When used perfectly every time, oral contraceptives have a 99 percent efficacy rate. Emphasis on perfect, though—which means taking your pill at the same exact time, every single day. Given that so few of us are truly perfect (except maybe Tabitha Brown), this explains why the actual efficacy of the Pill really hovers at around 91 percent, and that an estimated 9 percent of people get pregnant each year despite being on the Pill. Many researchers have been trying to perfect the popular contraceptive method to make it less vulnerable to human error, but medical device innovator Amanda French hopes to fill that gap with Emme: a two-part system (including a $99 case and free app) for making sure you never forget your 10 p.m. pill time ever again.
Once you buy the Emme case, which comes in five millennial-chic colors, you simply slip in your most recent birth control pack and download the app on your phone. From there, you’ll tell the app which pill you’re on (say, week two, pill three) and the case will automatically sense when you’ve taken your next dose in the future. Even better, it will nudge you to take your pill within the most effective window and give you the 411 on exactly what to do if you happen to miss a day. And because your menstrual health is a huge part of your overall health, the app also allows you to track your cycles so that you can easily track changes in your libido, mood, and body as the month wears on.
Basically, it’s like a Blackberry that manages the holistic reproductive health of Pill users—and French tells Well+Good that there’s an urgent need for this kind of tech in the U.S. “As a medical device innovator, I’ve developed products in the heart valve space and in the hearing aid space,” says French. “Back in 2016, I went to Stanford to participate in an innovation program called Stanford Biodesign, where we got to look at hundreds of unmet needs. I was just really baffled and disappointed at the lack of innovation that I was seeing in women’s health—especially compared to these other categories that I’ve innovated in.”
“I was just really baffled and disappointed at the lack of innovation that I was seeing in women’s health—especially compared to these other categories that I’ve innovated in.” —Amanda French, co-founder and CEO of Emme
French sought to fill in the blank space in reproductive health that leaves people with periods sans-roadmap, navigating the waters of birth control alone. And the more closer she analyzed the problem, the more inspired she felt to make a change. “I started doing interviews with hundreds of women and I just heard over and over again, this very classic and simple issue of the missed pill problem.” Data from the Centers for Disease Control and Prevention (CDC) shows that 15 percent of women aged 15-44 who take oral contraceptives missed one pill over the course of a month; other research puts that number as high as 51 percent. This seemingly small thing, she says, likely contributes to the estimated 2.8 million annual “unintended” pregnancies in the United States each year. “And so I decided to start Emme as a lifelong digital health company for women—starting with the pill problem,” says French.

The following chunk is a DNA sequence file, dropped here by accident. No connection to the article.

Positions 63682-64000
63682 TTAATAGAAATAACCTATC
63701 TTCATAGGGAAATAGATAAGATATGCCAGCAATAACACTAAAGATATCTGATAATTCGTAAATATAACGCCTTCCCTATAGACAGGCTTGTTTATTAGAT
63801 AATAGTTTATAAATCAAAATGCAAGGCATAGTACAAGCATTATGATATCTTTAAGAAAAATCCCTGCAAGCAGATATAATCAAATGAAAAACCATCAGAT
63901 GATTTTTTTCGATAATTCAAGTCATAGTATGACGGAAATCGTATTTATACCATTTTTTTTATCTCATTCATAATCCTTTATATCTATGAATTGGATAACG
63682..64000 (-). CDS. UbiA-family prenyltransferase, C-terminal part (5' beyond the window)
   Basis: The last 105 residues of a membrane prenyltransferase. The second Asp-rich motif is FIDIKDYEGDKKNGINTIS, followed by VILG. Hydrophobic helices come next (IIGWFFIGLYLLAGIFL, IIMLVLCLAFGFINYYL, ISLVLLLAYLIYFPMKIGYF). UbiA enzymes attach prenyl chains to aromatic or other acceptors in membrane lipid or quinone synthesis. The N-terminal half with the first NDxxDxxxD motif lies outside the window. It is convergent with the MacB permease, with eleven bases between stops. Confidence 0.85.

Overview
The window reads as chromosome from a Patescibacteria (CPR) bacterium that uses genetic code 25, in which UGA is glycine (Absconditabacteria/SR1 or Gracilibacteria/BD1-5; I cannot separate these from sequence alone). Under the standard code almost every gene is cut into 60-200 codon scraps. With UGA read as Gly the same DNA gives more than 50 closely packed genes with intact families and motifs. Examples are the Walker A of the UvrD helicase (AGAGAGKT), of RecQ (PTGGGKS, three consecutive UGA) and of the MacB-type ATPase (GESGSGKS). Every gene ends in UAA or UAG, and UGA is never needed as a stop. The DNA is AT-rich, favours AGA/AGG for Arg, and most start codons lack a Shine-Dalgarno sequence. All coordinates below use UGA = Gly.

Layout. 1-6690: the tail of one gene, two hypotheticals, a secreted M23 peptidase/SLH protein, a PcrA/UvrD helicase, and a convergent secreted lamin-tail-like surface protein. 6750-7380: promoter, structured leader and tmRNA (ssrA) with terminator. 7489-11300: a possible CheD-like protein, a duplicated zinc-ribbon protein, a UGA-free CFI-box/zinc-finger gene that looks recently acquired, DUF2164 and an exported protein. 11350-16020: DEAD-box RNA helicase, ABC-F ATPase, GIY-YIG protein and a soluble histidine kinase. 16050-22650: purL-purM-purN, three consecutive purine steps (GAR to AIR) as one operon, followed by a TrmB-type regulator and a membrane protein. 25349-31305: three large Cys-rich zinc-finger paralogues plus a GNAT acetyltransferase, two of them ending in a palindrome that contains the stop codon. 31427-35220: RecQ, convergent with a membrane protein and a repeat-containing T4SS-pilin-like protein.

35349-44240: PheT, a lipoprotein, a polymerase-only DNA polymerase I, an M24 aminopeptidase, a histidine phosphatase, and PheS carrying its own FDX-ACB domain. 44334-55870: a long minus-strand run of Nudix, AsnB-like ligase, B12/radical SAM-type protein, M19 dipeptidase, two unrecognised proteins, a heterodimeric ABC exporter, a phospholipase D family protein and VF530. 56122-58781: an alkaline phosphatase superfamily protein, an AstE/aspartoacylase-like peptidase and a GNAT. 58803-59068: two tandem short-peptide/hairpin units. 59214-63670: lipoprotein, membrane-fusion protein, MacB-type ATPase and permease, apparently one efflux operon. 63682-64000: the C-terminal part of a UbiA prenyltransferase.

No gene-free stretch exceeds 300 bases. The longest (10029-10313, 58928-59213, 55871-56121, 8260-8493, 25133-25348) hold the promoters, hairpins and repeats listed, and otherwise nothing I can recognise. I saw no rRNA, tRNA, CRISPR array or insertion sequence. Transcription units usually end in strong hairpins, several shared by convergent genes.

Because I happen to belong to the missed pill club despite the blaring alarm I’ve had in my phone since I was 18 years old, I decided to give Emme a shot for myself for a full 30 days.
It took me less than two minutes to set up my Emme case, download the app, and start exploring. I was immediately drawn to the simplicity of the features. Nothing on the app seemed superfluous; in fact, every feature felt intuitively designed. The home screen takes you to a “health updates” page that informs you when you need to take your next pill, when you’ll need to replace your current pack (very important), and the various badges you’ve earned from nailing the timing of your dosage. (For example, I received a “Pill Queen” badge for taking 20 pills in a row—so I’m basically a star.)
Navigating to the “pill back” tab in the app, I could see exactly when I took my birth control each night and—thanks to Emme’s push notifications—I’ve pretty much nailed the timing each night, hitting within a 30-minute window of 10 p.m. The other few tabs are dedicated to tracking my cycle, reading Emme’s blog (which shares need-to-know info on reproductive health), and my profile where I can choose settings, like how often I’d like to be reminded to take my pill.
And that’s really it, folks. The minimalistic approach means there’s no overwhelm or clunkiness when using Emme. With the app and case watching my back, I start to feel more relaxed around nighttime because I know that the reminder will come in and tap me on the shoulder. Yes: It’s game-changing for me as someone who’s going on seven years on the pill, but I imagine this device would be especially revolutionary for someone who’s just beginning their journey with birth control—whether for the purposes of acne, hormone health, or for contraceptive.
Research shows that it can take anywhere between 18 and 254 days to form a new habit, so for those just unwrapping their first pack, Emme could be the difference between forgetting and remembering to pop the aluminum seal and take the pill. Right now, the efficacy of birth control still sits squarely at 91 percent—but who knows what the future will bring if products like Emme are cornering the reproductive health space.
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